Why Ignore Efforts to Improve Your Sales Process?
You like money, right? Is it a good idea to burn it? Obviously not.
So why do so many small business owners do it?
Yes, I’m saying it: Not doing the work to improve your sales process is the same as burning money.
If sales is the key to all success of a small business, doesn’t it make sense to be as robust as possible in Improving your Sales Process? That’s what this post is about. Remember:
You cannot grow without being wrong.
This is one of my favorite quotes, because it immediately resets me from my natural instinct to always defend my “rightness”, which is almost always wasted energy.
Much better to pursue every place that I’m wrong, because these discoveries, like mining gold, are the beginning of the growth I’ll experience afterward.
Let’s look at some common fallacies for small business owners around sales and the sales process:
Small Business Owner Fallacy Statement #1: The “I Tried It, Didn’t Work” Fallacy
“I tried (insert digital marketing outlet here) and it didn’t work”.
I hear this often, and I’ve come to apply a different definition to the phrase, namely:
“I put half-hearted effort into this outlet (like Social Media Marketing or Blogging), never committed to any phase of it, failed once and quit. I also measured exactly zero things in the process, to further guarantee that I will never experience anything positive from what I spent my hard-earned money on”. Brutal, but true.
Here are a couple more versions of the same “Try”:
“Try” Facebook by putting 500 bucks into a hastily assembled campaign, get no results, then declare it “failed.”
“Try” Adwords by putting a few hundred dollars into a campaign that has no research and no understanding of how clicks are auctioned, lose all that money, then declare that Adwords “doesn’t work”.
True, those failed, but you didn’t actually TRY it.
Truly trying something means putting a plan together, then measuring it.
Let’s look at another fallacy statement.
Small Business Owner Fallacy Statement #2: The “I’m Doing Just Fine” Fallacy
“I’ve been using the same tactics in marketing for ten years, and my results have been decreasing for a long time. Rather than hire a pro to tell me why, I’m just satisfied with the failure and will continue in the same manner”.
That’s wrong. Just like this haircut.
Again, harsh, but far too common to not be mentioned.
Why do we small business owners do this? Yes, I include myself, because I’ve caught myself in these same fallacies. Improvement in your Sales Process takes what Larry Bossidy and Ram Charan call “Robust Dialogue” in their outstanding book “Execution: The Discipline of Getting Things Done” (read it, or get the audio book, it’s great. BTW, this is listed on my post “21 Books that can Help Any Small Business Owner”).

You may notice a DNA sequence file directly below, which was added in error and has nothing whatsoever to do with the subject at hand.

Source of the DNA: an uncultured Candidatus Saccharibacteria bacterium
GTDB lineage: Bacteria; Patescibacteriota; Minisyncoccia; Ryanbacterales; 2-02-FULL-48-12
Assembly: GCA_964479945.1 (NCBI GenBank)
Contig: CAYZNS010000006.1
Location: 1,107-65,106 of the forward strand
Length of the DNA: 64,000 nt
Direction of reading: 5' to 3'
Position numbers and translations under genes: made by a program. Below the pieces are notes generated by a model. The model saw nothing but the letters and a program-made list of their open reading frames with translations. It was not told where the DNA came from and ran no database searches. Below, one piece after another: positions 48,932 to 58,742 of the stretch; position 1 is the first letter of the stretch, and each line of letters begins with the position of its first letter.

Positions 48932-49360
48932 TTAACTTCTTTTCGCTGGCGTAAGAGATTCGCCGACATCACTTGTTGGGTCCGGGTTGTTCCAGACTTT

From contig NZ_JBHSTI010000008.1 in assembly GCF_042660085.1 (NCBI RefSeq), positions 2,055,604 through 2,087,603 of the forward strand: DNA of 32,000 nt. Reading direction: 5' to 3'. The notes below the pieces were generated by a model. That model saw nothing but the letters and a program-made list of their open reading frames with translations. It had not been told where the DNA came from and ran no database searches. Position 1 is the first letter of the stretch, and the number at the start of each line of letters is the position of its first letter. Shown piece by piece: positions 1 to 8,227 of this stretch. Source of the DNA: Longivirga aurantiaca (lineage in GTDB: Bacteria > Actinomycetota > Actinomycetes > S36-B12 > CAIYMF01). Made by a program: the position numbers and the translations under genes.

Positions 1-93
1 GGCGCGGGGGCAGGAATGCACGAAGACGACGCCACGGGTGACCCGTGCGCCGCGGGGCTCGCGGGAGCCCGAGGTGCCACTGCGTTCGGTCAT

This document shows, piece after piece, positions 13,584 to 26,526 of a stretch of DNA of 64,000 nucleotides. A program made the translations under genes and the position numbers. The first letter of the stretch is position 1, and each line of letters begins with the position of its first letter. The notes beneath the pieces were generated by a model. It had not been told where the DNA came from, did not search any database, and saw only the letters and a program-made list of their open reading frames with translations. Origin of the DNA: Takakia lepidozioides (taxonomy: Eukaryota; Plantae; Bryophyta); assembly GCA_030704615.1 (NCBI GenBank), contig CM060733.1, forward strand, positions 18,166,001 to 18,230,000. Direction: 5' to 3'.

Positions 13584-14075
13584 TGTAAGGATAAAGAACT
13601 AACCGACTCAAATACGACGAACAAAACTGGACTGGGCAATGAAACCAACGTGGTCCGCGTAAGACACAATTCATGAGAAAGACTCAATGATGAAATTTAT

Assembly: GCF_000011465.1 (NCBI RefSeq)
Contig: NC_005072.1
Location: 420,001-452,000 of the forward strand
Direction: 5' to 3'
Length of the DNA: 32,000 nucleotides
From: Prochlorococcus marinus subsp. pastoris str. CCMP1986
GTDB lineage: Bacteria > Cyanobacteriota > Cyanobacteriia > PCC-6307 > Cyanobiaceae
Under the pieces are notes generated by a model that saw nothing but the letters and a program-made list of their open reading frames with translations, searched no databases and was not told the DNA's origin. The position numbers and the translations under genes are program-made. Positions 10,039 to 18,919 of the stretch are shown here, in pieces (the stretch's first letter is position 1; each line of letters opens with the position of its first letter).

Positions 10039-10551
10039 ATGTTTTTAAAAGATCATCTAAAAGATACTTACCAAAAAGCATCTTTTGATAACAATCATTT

How to Improve Your Sales Process (Online and Off)
The first thing you have to do for truly effective Sales Process Improvement is to commit.
Commit to asking hard questions and facing the answers.
Commit to whatever route you’re going to take. Mark your path, be crystal clear about your goals, measure the results, then do it again.
Here’s a simple process to memorize:
- Build your Marketing Strategy (with a crystal clear goal or set of goals)
- Deploy your Marketing Strategy
- Measure the Results
- Tweak Parameters with Information from Measuring
This is how you should approach any marketing you do, and then let that inform your Sales Process.
Here are some more specific technical steps you can take to improve your online Sales Process today.
Hire a Paid Search Consultant
Paid Search can drain your bank account faster than arguably any other form of marketing. Because it is a pay-to-play game, you’re paying literally for every click or impression, depending on your setup. In theory, it’s simple: get your ad placed on the top of the auction set, and you’re golden.
Reality, as it often is in life, is far more complex.
There are 20 holes your money can leak out of in paid search, and more than one well-intentioned small business owner has walked away from the table with a lighter bank account than they started with. How can you avoid this?
Hire a good PPC Adwords consultant to either set up or completely run your campaign is crucial, for two primary reasons:
First, they’ve spent thousands of hours doing this, so they really know their stuff.
Second, it’s the last thing you should be doing with your time; learning to marketing through PPC.
The percentage a good PPC consultant will charge you is usually still less in aggregate than you’d pay to do it yourself, because your campaign will be running so much more efficiently.
Steve Huskey is a Paid Search/Adwords Pro, and here’s what he has to say about using Adwords to grow your small business:
“Google AdWords is no secret anymore. Its on everyone’s radar. Large companies hire teams of people to beat small businesses online. Hiring an AdWords expert enables you to compete and win against the goliath marketing budgets.”
You can check out more info on his website here:
High 5 Promotions
Steve Huskey is serious about your Adwords Campaign.
Improve your Conversion
Conversion Optimization is the business of increasing the likelihood that a reader on your site is going to take the action you want them to take. Most of the time, you’re removing barriers.
This is another place you should most likely hire a pro, because the game evolves so often.
Changing user behaviors along with display changes yield a landscape you will have difficulty staying current with.
Understand your transaction margin yield (the $ amount your business clears on each transaction), then you can extrapolate the ROI from your campaign. Overlay that with the increased clicks you’ll get with proper Conversion Optimization, and the money will make perfect sense.
“The key driver for ROI on marketing is acquisition cost. This is the money you spend, on an SEO campaign, for instance, getting visitors to your site divided by the number of customers you acquire from that campaign.
Conversion optimization increases the latter (new customers) without increasing the former (campaign spending). In any competitive marketplace, “He who acquires the cheapest wins.”